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On just another normal Monday, the world changed. The universe had reached a threshold humanity didn’t even know existed, and it was time to finally be integrated into the vast multiverse. A world where power is the only thing that one can truly rely on.
Jake, a seemingly average office worker, finds himself thrust into this new world. Into a tutorial filled with dangers and opportunities. In a world that should breed fear and concern, an environment that makes his fellow coworkers falter, Jake instead finds himself thriving.
Perhaps… Jake was born for this kind of world, to begin with.
5 chapters a week.
Average chapter length: 2500
Tags and content warnings are mainly to give me creative freedom later on. This is my first novel ever, and English isn’t my native language, so go easy on me chaps. Any feedback is more than welcome, of course. Also, this novel is only posted on Royalroad, Patreon, and my Amazon releases, so if you are reading it elsewhere, it's pirated and you suck if you keep reading.
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Pretty decent and fun system story, the fight scenes are decently written and the skills can be fun. Overall, a standard system story, nothing too good, nothing too egregiously awful at least where I'm at, except for one thing. The dialogue sucks, it feels like teenagers roleplaying even when the characters are supposed to be adults. It really breaks the immersion and some makes me cringe whenever I read it.
The story is below average in everything but grammar. 3,000+ pages in and we've had less progress than stories with half that, but it also somehow has double the character count.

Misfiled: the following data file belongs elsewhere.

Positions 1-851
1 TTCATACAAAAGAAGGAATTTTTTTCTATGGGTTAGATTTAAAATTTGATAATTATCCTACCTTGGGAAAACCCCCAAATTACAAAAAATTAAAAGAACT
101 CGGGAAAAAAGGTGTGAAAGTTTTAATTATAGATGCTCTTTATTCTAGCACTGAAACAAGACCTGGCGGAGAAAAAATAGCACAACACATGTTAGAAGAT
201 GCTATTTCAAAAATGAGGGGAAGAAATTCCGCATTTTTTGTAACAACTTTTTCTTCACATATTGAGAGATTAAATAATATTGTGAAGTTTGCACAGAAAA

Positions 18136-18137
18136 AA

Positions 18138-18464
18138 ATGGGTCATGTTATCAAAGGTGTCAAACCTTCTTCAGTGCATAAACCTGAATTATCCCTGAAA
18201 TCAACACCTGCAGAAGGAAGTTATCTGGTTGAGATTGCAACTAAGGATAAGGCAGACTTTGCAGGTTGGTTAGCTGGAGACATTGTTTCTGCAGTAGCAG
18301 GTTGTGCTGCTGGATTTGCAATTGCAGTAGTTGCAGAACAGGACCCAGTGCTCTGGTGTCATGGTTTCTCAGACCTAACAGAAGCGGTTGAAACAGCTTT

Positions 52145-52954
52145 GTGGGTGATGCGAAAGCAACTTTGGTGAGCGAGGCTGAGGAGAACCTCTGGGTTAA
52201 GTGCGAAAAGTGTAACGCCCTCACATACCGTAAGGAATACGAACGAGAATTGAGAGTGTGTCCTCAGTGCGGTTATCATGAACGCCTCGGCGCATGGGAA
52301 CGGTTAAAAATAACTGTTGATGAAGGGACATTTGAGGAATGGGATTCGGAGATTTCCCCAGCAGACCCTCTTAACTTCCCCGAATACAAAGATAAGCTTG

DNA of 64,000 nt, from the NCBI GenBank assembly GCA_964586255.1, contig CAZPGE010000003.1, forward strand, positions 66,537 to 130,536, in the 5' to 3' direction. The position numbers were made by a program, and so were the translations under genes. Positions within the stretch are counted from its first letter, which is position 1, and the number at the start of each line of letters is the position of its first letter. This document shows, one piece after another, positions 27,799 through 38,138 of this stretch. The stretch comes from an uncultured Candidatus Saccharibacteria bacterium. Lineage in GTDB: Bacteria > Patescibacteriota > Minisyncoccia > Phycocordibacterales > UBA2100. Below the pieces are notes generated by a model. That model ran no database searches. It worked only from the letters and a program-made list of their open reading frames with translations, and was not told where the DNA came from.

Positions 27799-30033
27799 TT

I could go on and on about how the MC is just a piece of wood without any real personality aside from "Me stronk" and "Plot go forward", and how no character aside from those directly connected to him seem to matter.
The biggest issue of the story is that it's bad. The second biggest issue, is that everything that is even somehow relevant to the progression of the world is only talked about in relations to the main character: his brother, his co-workers, his rival, his pocket snake-god, his city. So far there hasn't been one single important character that wasn't important basically only through or thanks to the MC.
Style is fine, if boring, and haven't noticed any grammar mistakes. Everything else is subpar.
If you like the start of the story (which has just been removed to go to KU) I would highly advise reading more novels on the site. Trust me when I say that you will find that you don't have to settle for this.
System hits and integrates Earth into a larger multiverse. Apocalyptic scenario. Anti-social main character who likes fighting rises to the top. System shenanigans sends him into different places where he does more fighting.
One thing that other reviews don't mention is that the writing style needs work. Author SEVERELY overuses the conjunction "as". It's stuck into almost every single sentence, even when it doesn't makes sense. There needs to be more variety. Use "when", "before", "and", etc... It's like a needle that is constantly poking me in the eye as I read.
Writing quality has continued to drop. With how well this story is doing on Patreon, the 50 chapter backlog, and you admitting english isn't your native language, there's really no excuse for you to not have hired an editor at this point. Please get on it author.